So that's what I got out of time with God on holiday. It's all fairly intense, and I'm starting to realise how inadequate I am for the task in front of me, as God continues to strip me of my pride. He still has a lot of work to do in me, but I'm encouraged by how hard I reckon the task of leading the youth group of St. Mark's is going to be this year. It means that God has to step in! And I'm looking forward to it so much.

And there's another thing which God had started to call me towards very specifically just before leaving for Tunisia: to redevelop the artistic skills which he gave me. I believe that God created a specific and blessed personality type that are the artists and that they generally have a grasp on the deep things of the world that others maybe don't have, and have a perspective on the world and on God which the church needs to hear in order to fully express God's glory through the diversity of human beings that he brings into his church.

I've talked to Paul Kenchington about the possibility of starting up a kind of artistic ministry at St. Mark's, and the possibility to expose some work of some of the artists in the coffee area to provide encouragement and challenge to the congregation, as well a forum of spiritual artistic expression to those with an arty bent.

So voila... A lot to think about and act upon as I start up work once again, and try and get into gear for Soul Survivor and click into gear even more for the coming year.

Hope the summer is treating you all very well.

'Til the next time people! And remember: keep blogging! (slightly inside reference to Captain Converter there...)  

mardi 23 juin 2009

It's about real life! (Lamentations of J.)

Hello. You can refer to me as "stranger" if you like. I'm going to try and keep my blog up to date... On va voir...

In any case, here's something I'd like to share with y'all:

It's difficult sometimes to know how to take the Bible, what to look for in it etc... I think that we often approach all of Scripture as one of Paul's letters: a kind of reasonable, systematic, precise account of what God is like, what he has done and how we should act in consequence.

It isn't at all so simple in practice. For example, which stories are told to serve as examples for us to follow and which ones are there to show that not even the greatest heroes are perfect bar Jesus? Let's take the life of David for example. He has a heart after God's own. A clear goody! Let's follow his example. He sleeps with Uriah's wife. Baddy! Let's recognize that Jesus alone is perfect and that God is so gracious in redeeming even the toughest of situations. However when the arch of the covenant arrives into Jerusalem and that David greets it with wild joy and dancing, I've always taken it as a call for us to be undignified before the world for the glory of God. However, there are a few things in this passage which seem to suggest to us that it is not a precedent for us to follow, not least the way that he speaks to his wife.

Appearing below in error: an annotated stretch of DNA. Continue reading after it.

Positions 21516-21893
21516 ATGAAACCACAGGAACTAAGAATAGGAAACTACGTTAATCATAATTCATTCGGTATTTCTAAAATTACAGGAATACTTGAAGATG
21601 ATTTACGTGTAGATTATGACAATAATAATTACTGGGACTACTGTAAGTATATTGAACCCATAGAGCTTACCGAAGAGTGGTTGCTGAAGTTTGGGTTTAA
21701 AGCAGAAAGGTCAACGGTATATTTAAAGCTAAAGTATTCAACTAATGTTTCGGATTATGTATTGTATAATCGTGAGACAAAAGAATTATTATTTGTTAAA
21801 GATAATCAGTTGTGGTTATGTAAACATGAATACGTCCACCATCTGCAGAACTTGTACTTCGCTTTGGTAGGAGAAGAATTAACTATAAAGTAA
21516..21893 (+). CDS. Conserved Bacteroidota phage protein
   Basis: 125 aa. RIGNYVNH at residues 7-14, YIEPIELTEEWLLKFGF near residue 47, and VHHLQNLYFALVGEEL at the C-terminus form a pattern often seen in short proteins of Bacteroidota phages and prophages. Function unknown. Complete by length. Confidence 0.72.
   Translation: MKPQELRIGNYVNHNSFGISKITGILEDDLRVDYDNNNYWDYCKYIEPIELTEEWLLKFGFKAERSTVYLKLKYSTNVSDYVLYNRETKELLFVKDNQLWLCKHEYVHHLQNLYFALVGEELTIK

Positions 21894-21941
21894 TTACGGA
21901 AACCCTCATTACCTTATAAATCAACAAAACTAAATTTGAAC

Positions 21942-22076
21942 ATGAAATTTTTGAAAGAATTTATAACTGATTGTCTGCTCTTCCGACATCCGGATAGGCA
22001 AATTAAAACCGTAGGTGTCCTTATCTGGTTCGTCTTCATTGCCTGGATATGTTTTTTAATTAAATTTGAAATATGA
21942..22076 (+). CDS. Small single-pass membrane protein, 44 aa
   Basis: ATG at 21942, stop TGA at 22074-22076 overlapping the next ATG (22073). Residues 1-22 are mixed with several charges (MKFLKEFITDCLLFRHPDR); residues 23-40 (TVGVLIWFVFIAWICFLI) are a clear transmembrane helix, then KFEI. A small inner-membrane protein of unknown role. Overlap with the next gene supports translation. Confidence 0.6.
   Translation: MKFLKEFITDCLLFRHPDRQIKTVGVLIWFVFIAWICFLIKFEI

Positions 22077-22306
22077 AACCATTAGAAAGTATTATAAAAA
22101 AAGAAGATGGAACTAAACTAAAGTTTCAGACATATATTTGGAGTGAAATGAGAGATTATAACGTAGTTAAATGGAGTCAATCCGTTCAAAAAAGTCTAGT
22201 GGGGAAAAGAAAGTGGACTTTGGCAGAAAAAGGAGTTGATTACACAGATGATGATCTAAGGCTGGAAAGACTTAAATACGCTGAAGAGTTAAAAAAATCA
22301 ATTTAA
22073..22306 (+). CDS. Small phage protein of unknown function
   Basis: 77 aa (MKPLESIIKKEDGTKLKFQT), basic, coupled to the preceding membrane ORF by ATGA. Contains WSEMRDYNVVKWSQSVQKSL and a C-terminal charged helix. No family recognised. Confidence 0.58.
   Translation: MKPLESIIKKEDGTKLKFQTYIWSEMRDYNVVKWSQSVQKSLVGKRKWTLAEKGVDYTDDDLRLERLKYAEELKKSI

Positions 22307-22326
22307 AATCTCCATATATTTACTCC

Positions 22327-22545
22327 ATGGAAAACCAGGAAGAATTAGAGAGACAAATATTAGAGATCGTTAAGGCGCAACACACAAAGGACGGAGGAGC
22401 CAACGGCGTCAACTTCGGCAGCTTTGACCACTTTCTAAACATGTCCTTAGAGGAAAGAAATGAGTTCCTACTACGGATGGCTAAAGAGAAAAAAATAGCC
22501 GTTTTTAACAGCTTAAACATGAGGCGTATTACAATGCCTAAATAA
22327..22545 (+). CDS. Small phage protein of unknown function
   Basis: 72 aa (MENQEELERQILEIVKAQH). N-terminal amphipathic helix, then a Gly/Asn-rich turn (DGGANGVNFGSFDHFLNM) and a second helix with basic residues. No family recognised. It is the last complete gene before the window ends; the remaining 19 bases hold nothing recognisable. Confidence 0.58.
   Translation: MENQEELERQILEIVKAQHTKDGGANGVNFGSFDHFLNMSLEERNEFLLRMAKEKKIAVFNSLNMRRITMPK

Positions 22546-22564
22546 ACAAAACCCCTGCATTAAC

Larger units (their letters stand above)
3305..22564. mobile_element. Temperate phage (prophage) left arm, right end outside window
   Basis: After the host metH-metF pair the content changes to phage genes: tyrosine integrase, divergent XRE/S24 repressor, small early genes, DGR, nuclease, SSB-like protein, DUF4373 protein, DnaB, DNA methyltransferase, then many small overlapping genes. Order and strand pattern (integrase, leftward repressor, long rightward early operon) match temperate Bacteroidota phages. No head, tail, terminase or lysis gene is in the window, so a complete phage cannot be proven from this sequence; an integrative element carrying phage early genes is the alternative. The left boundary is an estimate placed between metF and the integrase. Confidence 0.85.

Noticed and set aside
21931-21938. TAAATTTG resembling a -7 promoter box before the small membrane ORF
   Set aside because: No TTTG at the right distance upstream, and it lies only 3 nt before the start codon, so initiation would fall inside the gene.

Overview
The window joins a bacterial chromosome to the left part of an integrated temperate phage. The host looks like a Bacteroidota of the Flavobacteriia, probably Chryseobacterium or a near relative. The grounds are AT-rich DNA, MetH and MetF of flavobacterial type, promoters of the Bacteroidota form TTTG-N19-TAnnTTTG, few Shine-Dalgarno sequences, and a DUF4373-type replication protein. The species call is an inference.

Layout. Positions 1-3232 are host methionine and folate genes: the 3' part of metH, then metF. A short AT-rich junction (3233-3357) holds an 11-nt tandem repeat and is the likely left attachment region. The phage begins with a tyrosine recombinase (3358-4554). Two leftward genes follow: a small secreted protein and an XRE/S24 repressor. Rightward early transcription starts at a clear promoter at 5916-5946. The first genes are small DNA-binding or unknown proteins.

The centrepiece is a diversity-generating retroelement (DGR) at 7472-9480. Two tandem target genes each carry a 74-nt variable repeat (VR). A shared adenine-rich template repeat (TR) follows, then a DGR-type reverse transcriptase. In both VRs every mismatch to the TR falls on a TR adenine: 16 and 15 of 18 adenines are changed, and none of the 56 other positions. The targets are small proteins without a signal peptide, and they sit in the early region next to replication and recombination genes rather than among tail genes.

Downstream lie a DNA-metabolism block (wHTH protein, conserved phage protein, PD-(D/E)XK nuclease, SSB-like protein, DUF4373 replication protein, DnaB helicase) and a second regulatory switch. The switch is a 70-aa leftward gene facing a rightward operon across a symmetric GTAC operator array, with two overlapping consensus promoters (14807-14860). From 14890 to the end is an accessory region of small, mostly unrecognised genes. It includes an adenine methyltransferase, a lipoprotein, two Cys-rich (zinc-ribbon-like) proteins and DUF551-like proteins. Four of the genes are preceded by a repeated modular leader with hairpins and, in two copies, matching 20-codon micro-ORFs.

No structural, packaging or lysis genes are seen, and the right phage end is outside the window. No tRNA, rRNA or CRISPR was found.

I'm not entirely sure what to think of that one, but I will continue in the mean time to dance for God, because the Psalms urge me to, and I will not seek to glory in this world but in Christ alone, at the expense of ridicule. But it still remains tough to know how to read this passage.

But what is even harder is the Lament! I mean these people are moaning before God, and it sometimes really comes very close to impiousness! Read Lamentations of Jeremiah, as I did the other day, and notice how Jeremiah ascribes all of the evils that have happened to Israel as God's fault! I personally love it, and find that the theology of Jeremiah is so spot on (it would be, as an inspired and inerrant Bible author!) and it states a case for the sovereignty of God as opposed to the free-will of man. But I mean it sometimes sounds like Jeremiah is saying: "what were you thinking God? Are you crazy?! Look what you've done now! Did you have to go and pull off a stunt like that? Control yourself for heaven's sake (quite literally!)" I mean, he is really worked up.

And I don't know if this is a theologically correct way of speaking, and not every word uttered in Scripture in theologically correct (take Job's comforters for example). So the question is: "what's the point? Why does God include this in his revealed Word for us?" Is God saying: "go on, have a go at me!"? I'm not sure if God is so much commending the exact content of Jeremiah's words as much as the nature of the prophet and his relationship with God and to the world. The point of the whole Bible, as exemplified perfectly in the Lament is that a relationship with God is to be lived out in the real world, in real life, for real! And life sucks! And we get fed up of it! And we don't understand it! "Why did she have to leave me?" "Why can't I get anything right at work?" "Why do I struggle with this sin which I can't shake clear of?" These are real questions, in the real world, and in all of these, God is THERE! He isn't only orchestrating from far off, he's there in it with us. He's sharing our pain, and listening intently to our complaints. 

We've got to stop living as Christians pretending that everything' s OK. That is not biblical. It simply isn't. Simple trust in God doesn't mean that we should suppress feelings of doubt or of failure or of hurt. Trust in God is knowing that he is there with us. He cares about us, and will listen even to our sourest gripes. These may be sinful at times, and sometimes fringe on the heretic, but God is determined to be there. He prefers an open relationship with a worked up man than a closed, fake, smooth relationship with a seemingly perfect, all-is-well Christian. That's why Jesus went for the down-and-outs. Ever been in one of those uncomfortable situations when you're waiting at the bus stop, or at the station, or simply enjoying an afternoon read in mid-summer's sunshine and all of a sudden a bad-smelling, poorly-shaven homeless person starts complaining to you about how life sucks, and this society is all bad, and the government, and Sarkozy and bladibladibla... Well God loves those conversations! They're real! They're the people that Jesus chose to hang out with. He loves reality more than we do (agreed, he does have the slight advantage of knowing where it's all going, and being glorified by it all)...